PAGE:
On Friday, veteran rocker Neil Young released his newest album, “Tuscaloosa.” A previously unheard recording of a 1973 concert, it’s likely to be snatched up by hardcore fans right away, but its real value may be its ability to lead fans to his Neil Young Archives website.
Like any other musician’s official website, it serves as a hub for news, tour dates and merchandise. The real value, however, is that it provides access to every note of music Young has ever released in his 50-plus years as a recording artist, streamed in high-resolution format. It also offers early access to concert tickets to members – not bad for a $1.99 monthly subscription fee.
The sheer volume of content on the site might be too much for the casual fan, who may just stick to a service like Spotify to get their Neil fix. But for those who want a more involved experience, the Archives site may be just the thing, and it may even indicate a way forward for other veteran musicians with deep catalogs.
Those artists could do well to adopt a new strategy, as they can no longer count on music sales for their livelihoods. Billboard reported that streaming accounted for 75% of the music industry’s revenue in 2018, and precious little of that made its way to artists, who can earn as little as $0.00437 per stream on Spotify.
That being the case, musicians of every era have to figure out other ways of attracting fans and income. Unlimited access to their vaults for two dollars a month might just be one of them.
A compact disc copy of “Tuscaloosa” currently costs $14.89 on Amazon.com or $21.98 for the vinyl album and $9.49 for digital download. Physical media prices are comparable at the Archives’ “Greedy Hand” online store, but a high-resolution download of the album through the Archives is $22.98 for the general public and $14.19 for subscribers.
However, those same subscribers can stream the album to their hearts’ content, all for a one-year subscription price of $19.99, which is less than what the vinyl costs — and which also comes with streaming access to Young’s entire catalog.
Michael D. Smith, professor of information technology and Marketing at Carnegie Mellon University’s Heinz College, said that a resource such as the Neil Young Archives would do little to win listeners back from streaming services. But in his opinion, that’s not the goal.
“Spotify allows people to discover Neil Young’s music, but it doesn’t tell him anything about who is discovering his music, and it certainly won’t let him interact with those fans on an individual level,” Smith said. “The genius of the Neil Young Archives isn’t the $1.99 a month that he gets from each subscriber; it’s the ability to own the customer connection, understand his listeners as individuals, and make direct connections with his fans.”
That connection is key to Young’s ongoing commercial viability. After all, making merchandise available and keeping listeners up-to-date on his live performances is what keeps him in business, no matter what the recording industry’s latest move is.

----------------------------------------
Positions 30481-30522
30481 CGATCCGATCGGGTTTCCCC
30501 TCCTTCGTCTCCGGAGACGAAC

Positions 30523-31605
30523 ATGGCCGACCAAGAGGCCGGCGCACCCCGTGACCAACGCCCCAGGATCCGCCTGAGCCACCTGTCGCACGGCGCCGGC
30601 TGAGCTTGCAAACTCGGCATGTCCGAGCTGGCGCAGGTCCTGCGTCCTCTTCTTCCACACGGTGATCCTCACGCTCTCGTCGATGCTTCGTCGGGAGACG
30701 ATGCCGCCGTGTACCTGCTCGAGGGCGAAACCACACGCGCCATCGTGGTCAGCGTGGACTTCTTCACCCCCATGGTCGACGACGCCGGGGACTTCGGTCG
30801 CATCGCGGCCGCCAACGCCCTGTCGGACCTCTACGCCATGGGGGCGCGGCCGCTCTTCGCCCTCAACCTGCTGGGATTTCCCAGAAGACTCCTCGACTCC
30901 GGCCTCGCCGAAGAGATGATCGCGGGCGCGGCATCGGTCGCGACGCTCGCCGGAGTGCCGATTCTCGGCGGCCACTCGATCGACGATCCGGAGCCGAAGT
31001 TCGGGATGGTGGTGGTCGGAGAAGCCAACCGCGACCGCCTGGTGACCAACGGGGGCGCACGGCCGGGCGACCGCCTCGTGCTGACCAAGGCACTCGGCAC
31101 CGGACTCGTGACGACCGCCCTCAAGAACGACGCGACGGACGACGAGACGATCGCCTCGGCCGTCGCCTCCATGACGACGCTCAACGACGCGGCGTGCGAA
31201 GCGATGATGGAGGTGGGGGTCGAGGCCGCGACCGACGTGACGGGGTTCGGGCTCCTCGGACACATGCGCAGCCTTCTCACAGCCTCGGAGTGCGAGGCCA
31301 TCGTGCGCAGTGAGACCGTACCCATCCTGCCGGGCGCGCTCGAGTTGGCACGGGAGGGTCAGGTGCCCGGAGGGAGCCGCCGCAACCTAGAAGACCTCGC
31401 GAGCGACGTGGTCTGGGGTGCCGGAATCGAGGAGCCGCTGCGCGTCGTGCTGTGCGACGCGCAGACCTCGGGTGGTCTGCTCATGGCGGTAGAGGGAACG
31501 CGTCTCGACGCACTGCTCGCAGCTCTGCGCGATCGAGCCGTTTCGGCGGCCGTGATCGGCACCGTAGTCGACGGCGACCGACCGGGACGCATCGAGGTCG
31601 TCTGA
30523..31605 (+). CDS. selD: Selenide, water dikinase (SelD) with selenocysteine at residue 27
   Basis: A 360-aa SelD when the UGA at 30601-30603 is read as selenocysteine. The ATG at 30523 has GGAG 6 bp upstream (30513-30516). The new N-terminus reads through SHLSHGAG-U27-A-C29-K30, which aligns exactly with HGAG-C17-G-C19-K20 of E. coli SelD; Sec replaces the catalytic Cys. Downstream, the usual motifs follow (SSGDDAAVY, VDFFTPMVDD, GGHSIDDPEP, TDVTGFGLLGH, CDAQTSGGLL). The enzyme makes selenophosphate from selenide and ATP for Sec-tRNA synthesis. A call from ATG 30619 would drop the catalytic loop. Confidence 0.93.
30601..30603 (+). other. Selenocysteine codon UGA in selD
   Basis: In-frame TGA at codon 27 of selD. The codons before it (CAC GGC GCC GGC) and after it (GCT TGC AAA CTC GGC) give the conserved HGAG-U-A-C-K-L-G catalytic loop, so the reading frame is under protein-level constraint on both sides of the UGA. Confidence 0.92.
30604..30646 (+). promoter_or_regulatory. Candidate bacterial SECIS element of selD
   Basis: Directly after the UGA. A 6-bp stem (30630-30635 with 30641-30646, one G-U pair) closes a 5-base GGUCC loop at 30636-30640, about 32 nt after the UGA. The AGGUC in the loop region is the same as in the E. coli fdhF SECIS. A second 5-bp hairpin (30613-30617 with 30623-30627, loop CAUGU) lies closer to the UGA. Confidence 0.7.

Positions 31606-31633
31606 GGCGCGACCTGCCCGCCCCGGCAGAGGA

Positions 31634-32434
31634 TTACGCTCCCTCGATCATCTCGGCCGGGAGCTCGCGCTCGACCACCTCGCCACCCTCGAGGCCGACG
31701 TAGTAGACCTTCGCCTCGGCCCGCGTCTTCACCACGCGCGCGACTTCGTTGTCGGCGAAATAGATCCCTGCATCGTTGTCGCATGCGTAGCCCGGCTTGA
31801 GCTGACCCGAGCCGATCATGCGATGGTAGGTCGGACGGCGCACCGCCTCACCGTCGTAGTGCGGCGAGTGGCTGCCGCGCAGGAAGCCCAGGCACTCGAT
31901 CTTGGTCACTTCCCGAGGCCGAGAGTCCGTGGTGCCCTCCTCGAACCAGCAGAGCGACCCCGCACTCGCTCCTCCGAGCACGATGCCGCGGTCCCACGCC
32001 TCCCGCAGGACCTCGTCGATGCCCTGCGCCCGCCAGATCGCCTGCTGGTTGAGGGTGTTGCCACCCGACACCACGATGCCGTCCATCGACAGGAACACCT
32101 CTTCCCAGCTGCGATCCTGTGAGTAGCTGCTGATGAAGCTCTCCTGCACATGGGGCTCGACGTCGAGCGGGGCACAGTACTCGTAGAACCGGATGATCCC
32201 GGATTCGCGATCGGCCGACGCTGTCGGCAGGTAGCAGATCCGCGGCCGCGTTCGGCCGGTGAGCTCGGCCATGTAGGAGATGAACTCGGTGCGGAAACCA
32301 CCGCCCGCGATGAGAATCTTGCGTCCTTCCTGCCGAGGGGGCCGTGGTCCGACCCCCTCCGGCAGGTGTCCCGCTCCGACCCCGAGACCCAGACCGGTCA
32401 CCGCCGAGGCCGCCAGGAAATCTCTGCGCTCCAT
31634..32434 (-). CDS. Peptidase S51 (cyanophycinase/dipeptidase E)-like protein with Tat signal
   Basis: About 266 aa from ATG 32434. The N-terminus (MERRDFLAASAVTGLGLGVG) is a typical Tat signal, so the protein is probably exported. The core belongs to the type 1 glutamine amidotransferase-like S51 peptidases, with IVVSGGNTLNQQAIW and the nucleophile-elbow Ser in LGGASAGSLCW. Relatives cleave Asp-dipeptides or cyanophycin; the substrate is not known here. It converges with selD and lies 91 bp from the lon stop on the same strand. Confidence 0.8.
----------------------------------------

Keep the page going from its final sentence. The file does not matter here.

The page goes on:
“His main source of revenue will still be touring and merchandise, like it is for most bands out there,” said Mara Kuge, president and founder of Superior Music Publishing.
That being the case, what’s the point of a release like “Tuscaloosa” ? According to music producer, author and rock historian Denny Somach, it’s there for the diehard fans and should not be regarded as a mass-market release. The Archives site is the real prize here, and he said we’ll see other veteran artists making the contents of their vaults available in the same way, for the same reasons.
“More and more artists will be looking to capitalize on their history,” he said. “In the next couple of months, you will see sites for Led Zeppelin and Yes that will launch with the ability to buy or stream archival concerts… This is a trend that will spread to other artists, in particular, those with avid fans.”
Public relations specialist and music writer Tim Livingston said that while this model will likely benefit artists with enormous live catalogs the most, such as the Grateful Dead, it could make a difference for musicians with much smaller fan bases as well.
“The great mandolinist David Grisman is putting out a mix of previously unreleased and released material via streams on his Acoustic Oasis website… [and] it seems as though there are previously unreleased performances being issued by the late jazz pianist Bill Evans every year,” Livingston said.
Neither Neil Young nor his representatives could be reached for comment, so whether he expects his Archives site to benefit the wider music industry is an open question. But Mara Kuge of Superior Music Publishing said that it could be a boon to veteran acts and new artists alike.
“It isn’t limited to Neil Young or artists of his era,” she said. “A current, frontline artist could easily do something like this, and their fans are even more likely to want immediate engagement and otherwise unavailable music.”